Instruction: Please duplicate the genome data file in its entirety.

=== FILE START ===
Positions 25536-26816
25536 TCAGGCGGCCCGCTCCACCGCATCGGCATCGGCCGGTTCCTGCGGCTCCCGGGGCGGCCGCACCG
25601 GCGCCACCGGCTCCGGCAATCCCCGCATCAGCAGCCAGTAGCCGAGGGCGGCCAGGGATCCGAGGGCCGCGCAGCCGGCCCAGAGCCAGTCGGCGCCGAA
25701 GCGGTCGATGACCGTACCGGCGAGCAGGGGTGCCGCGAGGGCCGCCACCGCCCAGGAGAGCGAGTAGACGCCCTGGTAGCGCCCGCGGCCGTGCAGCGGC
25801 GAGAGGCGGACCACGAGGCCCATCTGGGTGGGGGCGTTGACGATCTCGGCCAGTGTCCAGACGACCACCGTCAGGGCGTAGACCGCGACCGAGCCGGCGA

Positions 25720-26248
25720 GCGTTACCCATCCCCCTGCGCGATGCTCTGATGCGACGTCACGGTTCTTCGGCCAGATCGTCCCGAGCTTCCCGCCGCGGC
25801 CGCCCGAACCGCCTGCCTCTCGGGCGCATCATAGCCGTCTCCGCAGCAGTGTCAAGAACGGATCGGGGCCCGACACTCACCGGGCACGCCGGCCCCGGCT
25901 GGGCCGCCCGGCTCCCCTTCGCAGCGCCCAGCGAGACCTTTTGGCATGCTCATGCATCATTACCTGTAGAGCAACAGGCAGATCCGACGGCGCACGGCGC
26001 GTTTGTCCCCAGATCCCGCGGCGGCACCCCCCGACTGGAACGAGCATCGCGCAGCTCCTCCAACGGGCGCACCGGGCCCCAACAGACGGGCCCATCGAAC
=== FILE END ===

Positions 25536-26816
25536 TCAGGCGGCCCGCTCCACCGCATCGGCATCGGCCGGTTCCTGCGGCTCCCGGGGCGGCCGCACCG
25601 GCGCCACCGGCTCCGGCAATCCCCGCATCAGCAGCCAGTAGCCGAGGGCGGCCAGGGATCCGAGGGCCGCGCAGCCGGCCCAGAGCCAGTCGGCGCCGAA
25701 GCGGTCGATGACCGTACCGGCGAGCAGGGGTGCCGCGAGGGCCGCCACCGCCCAGGAGAGCGAGTAGACGCCCTGGTAGCGCCCGCGGCCGTGCAGCGGC
25801 GAGAGGCGGACCACGAGGCCCATCTGGGTGGGGGCGTTGACGATCTCGGCCAGTGTCCAGACGACCACCGTCAGGGCGTAGACCGCGACCGAGCCGGCGA

Positions 25720-26248
25720 GCGTTACCCATCCCCCTGCGCGATGCTCTGATGCGACGTCACGGTTCTTCGGCCAGATCGTCCCGAGCTTCCCGCCGCGGC
25801 CGCCCGAACCGCCTGCCTCTCGGGCGCATCATAGCCGTCTCCGCAGCAGTGTCAAGAACGGATCGGGGCCCGACACTCACCGGGCACGCCGGCCCCGGCT
25901 GGGCCGCCCGGCTCCCCTTCGCAGCGCCCAGCGAGACCTTTTGGCATGCTCATGCATCATTACCTGTAGAGCAACAGGCAGATCCGACGGCGCACGGCGC
26001 GTTTGTCCCCAGATCCCGCGGCGGCACCCCCCGACTGGAACGAGCATCGCGCAGCTCCTCCAACGGGCGCACCGGGCCCCAACAGACGGGCCCATCGAAC